I was finally able to find time to go hiking with our Associate Rabbi, Matthew Earne. I had been trying to keep Whale Peak as an option for us to summit together, as it is not too difficult, but still provides some challenge and adventure to the outing. The first winter storm was coming to San Diego, but the forecast still looked ok to head out and do it. I did remind him to make sure to toss a rain jacket into his pack.
Once we got to the trailhead, we geared up and began the first climb of the ascent. We began working our way up the steep wash to the first of several mini-plateaus along the route. The trail was easy to spot as we cruised toward the next slope. Cairns would also mark the way. As Scott Turner wrote in Modern Hiker, “Whale Peak trail has a reputation for getting even seasoned and experienced hikers lost.” Since I was the guide for this ascent, I tried to keep my bearings about me as we hiked on. The last time I did this peak, Derek Loranger led the way.
In addition to the route, I was also keeping a watchful eye on the skies for any unexpected weather changes. We could see the rain coming down off to the west on those mountains, but nothing seemed to be approaching us. The winds were light and the temperatures pleasant.
After making our way up the next set of slopes, we soon came to the final steep push to the summit. I told Matt that once it got steep, we would be close to the summit.
We picked our way up the rocks until I spotted the familiar rocks that denote the summit. With the risk of weather looming over us, we did not linger. Tucked well under a rocky nook was the register, which we happily signed, took a few photos, and grabbed a quick snack.
I pointed out various landmarks from our vantage point; Granite, Pinyon, Blair Valley, etc. A few sprinkles were starting to fall, so we donned our jackets and set out to descend. I must have gotten turned around at the summit and accidentally headed east. After about 10 minutes, I stopped to check my location, as I was spotting neither a trail nor any cairns. Remember what Scott said, Whale Peak had gotten me too. We turned around, and climbed back up to the summit, with me apologizing to Matt several times. Back on the summit and oriented correctly, we cruised back down the peak.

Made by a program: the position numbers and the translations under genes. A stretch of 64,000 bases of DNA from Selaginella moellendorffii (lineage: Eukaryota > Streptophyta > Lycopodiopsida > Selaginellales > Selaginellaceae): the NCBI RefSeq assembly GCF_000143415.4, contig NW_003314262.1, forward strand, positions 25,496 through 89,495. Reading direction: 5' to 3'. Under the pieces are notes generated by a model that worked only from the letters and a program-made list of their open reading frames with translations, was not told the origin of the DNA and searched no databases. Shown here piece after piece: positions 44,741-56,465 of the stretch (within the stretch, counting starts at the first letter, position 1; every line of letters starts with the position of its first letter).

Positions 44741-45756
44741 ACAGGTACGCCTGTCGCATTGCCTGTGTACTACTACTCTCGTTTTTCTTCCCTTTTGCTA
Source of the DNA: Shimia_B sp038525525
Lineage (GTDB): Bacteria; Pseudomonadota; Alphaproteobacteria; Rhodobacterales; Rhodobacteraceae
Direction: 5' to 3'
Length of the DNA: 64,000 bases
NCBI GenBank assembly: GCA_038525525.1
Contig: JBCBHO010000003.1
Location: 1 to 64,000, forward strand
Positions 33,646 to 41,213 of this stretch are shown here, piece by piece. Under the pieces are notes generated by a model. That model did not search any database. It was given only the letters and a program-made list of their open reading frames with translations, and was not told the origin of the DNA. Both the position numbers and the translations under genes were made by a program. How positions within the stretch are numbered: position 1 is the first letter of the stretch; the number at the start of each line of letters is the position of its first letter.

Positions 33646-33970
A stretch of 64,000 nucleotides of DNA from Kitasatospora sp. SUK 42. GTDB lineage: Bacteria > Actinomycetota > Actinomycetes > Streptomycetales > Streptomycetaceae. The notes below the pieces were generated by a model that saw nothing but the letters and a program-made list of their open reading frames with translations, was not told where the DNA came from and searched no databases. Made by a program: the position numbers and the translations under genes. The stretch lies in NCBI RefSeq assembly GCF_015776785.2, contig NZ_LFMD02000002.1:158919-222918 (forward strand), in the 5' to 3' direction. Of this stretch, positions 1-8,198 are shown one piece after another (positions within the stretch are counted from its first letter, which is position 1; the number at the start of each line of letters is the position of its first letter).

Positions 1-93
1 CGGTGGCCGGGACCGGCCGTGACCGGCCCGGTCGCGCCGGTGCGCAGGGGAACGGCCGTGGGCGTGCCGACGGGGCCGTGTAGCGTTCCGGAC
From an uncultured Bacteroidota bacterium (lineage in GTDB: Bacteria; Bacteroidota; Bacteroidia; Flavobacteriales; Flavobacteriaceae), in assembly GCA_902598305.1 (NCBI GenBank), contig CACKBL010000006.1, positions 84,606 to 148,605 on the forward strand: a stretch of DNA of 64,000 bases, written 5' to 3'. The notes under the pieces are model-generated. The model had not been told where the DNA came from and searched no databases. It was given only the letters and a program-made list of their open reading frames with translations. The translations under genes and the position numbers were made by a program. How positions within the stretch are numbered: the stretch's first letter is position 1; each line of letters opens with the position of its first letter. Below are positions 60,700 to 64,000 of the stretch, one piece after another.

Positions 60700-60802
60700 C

The rain never materialized, so we both removed our jackets. We could see some evidence of rain that had fallen elsewhere on the peak; some granite rocks had some small puddles of water, and the soil was slightly damp. What was nice was, that the desert air was now filled with so many joyful odors. You just wanted to stop and breathe it in.
We made our way back down the steep wash and to the car. I had hoped we might be able to also go summit Ghost Mountain, but between the later than planned start and what was sure to be a slower drive home in the rain, we skipped it. This was peak #89 of my #100PeakChallenge.
I am an avid peak bagger, sometimes backpacker, and former sea kayaker living in San Diego. In 2019, I became the third person to complete the San Diego 100 Peak Challenge. Not stopping with that accomplishment, I set my sights on the harder San Diego Sierra Club 100 Peak list, which I completed in 2021. In addition, I have conquered several Six-Pack of Peaks challenges (SoCal, San Diego, and Arizona-Winter). Beyond attempting the San Diego Sierra Club 100 Peak list a second time, I am looking forward to exploring new summits and new adventures across the southwest.
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